DJIA Futures: -191 (-0.6%)
SPX Futures: -27 (-0.7%)
NASDAQ Futures: -90 (-0.7%)
Good morning friends!
Futures are slipping today as the Fed is set to kick off its two-day policy meeting.
Let’s get right to it!
The Central Bank begins its policy meeting today with the rate hike decision due at 2:00 p.m. ET on Wednesday.
CME Group’s FedWatch Tool shows the market sees an 84% chance of another 75bps hike and a 16% chance of a 100bps hike.
CNBC’s September Fed Survey shows the market is anticipating a 0.75% rate hike and expects the fed funds rate to peak at 4.26% in March 2023.
That’s up 40 basis points from the expected peak in the July survey.
Respondents expect the Fed to keep rates at that peak level for nearly 11 months.
But there is also continued fear the Fed will cause a recession.
The survey shows a 52% probability of a recession in the U.S. over the next 12 months with a 72% probability in Europe.
Treasury yields are surging again today in anticipation of that rate hike.
The 2-year yield is up 6 basis points to 3.98%, a fresh 15-year high.
The 10-year yield is up 7 basis points to 3.57%, its highest level since 2011.
Sweden’s Central Bank approved a 100 bps rate hike today, pushing its main policy rate to 1.75%.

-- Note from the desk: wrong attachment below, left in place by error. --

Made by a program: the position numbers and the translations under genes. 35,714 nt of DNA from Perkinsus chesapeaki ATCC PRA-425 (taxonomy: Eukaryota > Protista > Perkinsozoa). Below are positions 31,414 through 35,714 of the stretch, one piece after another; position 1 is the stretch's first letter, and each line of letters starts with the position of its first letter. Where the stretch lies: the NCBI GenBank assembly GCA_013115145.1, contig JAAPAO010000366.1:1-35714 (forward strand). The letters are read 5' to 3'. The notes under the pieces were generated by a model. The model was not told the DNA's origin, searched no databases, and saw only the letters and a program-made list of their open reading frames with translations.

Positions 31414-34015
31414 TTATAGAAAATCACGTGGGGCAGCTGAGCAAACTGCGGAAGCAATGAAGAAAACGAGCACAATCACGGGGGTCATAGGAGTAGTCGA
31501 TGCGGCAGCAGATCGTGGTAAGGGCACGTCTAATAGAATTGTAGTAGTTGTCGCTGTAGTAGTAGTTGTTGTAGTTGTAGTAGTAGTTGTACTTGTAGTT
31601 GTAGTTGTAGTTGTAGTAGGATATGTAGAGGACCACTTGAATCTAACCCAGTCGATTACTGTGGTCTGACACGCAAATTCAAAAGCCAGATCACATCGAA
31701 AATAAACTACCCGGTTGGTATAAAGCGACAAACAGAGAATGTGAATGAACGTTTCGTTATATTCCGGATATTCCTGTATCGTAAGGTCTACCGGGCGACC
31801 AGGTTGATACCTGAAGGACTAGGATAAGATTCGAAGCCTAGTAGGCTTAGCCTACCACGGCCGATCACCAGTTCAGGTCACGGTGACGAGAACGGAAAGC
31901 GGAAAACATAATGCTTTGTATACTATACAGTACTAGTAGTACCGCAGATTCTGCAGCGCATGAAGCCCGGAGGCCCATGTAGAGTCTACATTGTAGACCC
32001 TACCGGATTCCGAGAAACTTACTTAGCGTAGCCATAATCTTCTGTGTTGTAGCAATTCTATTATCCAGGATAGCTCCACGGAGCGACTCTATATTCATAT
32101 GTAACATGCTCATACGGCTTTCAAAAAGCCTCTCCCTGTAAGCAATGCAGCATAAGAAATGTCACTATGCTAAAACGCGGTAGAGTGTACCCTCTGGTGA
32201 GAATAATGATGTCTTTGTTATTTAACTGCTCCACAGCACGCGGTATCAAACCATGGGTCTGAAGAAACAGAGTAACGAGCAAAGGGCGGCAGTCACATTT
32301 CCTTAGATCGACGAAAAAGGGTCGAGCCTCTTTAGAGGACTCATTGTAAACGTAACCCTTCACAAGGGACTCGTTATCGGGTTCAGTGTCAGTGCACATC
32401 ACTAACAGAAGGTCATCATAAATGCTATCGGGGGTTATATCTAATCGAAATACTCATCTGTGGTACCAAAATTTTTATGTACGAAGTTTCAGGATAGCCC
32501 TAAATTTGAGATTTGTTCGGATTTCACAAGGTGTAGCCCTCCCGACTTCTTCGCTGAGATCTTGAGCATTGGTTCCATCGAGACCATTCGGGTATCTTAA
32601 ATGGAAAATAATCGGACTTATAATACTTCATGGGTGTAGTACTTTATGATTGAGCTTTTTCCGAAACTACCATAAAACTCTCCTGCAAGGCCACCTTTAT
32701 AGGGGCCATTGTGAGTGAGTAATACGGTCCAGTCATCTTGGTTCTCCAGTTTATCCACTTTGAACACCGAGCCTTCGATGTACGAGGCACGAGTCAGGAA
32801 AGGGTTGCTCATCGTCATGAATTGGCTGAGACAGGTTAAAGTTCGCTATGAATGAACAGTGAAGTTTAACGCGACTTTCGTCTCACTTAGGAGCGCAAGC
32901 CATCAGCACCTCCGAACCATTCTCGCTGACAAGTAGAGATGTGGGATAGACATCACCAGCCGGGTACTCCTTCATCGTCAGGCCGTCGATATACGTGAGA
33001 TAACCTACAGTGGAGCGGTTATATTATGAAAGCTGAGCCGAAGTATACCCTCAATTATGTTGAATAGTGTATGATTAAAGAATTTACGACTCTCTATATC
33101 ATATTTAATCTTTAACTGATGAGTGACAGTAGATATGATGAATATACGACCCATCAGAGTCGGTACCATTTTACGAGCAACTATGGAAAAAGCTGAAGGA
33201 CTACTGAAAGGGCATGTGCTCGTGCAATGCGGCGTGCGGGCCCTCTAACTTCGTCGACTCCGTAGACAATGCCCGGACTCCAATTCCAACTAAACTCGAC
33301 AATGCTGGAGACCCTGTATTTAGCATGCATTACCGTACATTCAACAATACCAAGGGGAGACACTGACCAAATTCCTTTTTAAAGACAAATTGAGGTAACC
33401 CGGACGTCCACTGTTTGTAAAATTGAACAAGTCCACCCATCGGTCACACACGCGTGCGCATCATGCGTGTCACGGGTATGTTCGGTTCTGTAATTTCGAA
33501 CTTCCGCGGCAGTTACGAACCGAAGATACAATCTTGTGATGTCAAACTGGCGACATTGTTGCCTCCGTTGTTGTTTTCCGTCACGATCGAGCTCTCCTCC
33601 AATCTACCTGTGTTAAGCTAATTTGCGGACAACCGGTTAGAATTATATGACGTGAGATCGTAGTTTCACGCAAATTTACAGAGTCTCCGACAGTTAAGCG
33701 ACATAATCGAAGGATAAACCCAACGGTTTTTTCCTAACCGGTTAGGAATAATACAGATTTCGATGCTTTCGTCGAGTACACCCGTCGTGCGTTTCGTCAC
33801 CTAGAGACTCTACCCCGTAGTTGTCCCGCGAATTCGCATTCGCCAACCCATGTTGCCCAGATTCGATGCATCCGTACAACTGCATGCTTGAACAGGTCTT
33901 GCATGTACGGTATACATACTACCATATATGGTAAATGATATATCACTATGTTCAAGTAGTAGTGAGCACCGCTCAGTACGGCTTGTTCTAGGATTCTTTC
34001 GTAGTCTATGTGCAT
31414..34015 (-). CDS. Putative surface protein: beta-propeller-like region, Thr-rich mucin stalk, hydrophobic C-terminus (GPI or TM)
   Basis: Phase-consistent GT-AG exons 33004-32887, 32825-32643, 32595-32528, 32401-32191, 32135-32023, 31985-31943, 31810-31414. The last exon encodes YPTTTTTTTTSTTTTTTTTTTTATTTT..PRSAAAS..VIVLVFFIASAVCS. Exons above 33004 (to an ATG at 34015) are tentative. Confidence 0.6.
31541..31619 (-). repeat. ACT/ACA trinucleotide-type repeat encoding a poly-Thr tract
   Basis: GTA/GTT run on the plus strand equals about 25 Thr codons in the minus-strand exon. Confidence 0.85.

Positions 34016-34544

The bank warned “inflation is too high” and said it is “undermining households’ purchasing power and making it more difficult for both companies and households to plan their finances.”
U.S. home construction rebounded more than expected in August.
The Census Bureau reported housing starts jumped 12.2% to a seasonally adjusted annual rate of 1.575 million units vs 1.445 million expected.
That unexpected surge came as July starts were revised down to a SAAR of 1.404 million units from the previous 1.446 million.
Single-family starts rose 3.4% while multi-family starts surged 28.6% as demand rises for apartments with homebuyers being squeezed by high mortgage rates.
But the rebound is not expected to last as building permits fell sharply.
The number of permits authorized in August dropped 10% monthly to a SAAR of 1.517 million units vs 1.62 million expected.
Single-family permits fell 3.5% while multi-family permits tumbled 18.5%.
Ford (F) shares are down 4.7% ahead of the open after warning investors on Monday it expects to incur an extra $1 billion in costs during the third quarter.
The automaker said those costs are the result of inflation and continued supply chain issues.
Parts shortages have impacted roughly 40,000 to 45,000 vehicles during the quarter, mostly trucks and SUVs, that have been unable to reach dealers.
Ford said those vehicles will be delivered to dealers in Q4 and reiterated its full-year guidance.
Oil prices are up slightly today as OPEC+ countries continue to produce less than their quotas.
West Texas Intermediate crude futures are up just 0.1% at $86 bbl while Brent crude futures are up 0.4% at $92 bbl.
A new document from OPEC+ shows the group fell short of its output target by 3.538 million barrels per day in August.
That reignited supply concerns in a market that’s been focused on demand fears in recent days.
Both contracts are on track for their largest quarterly percentage drops since the beginning of the pandemic.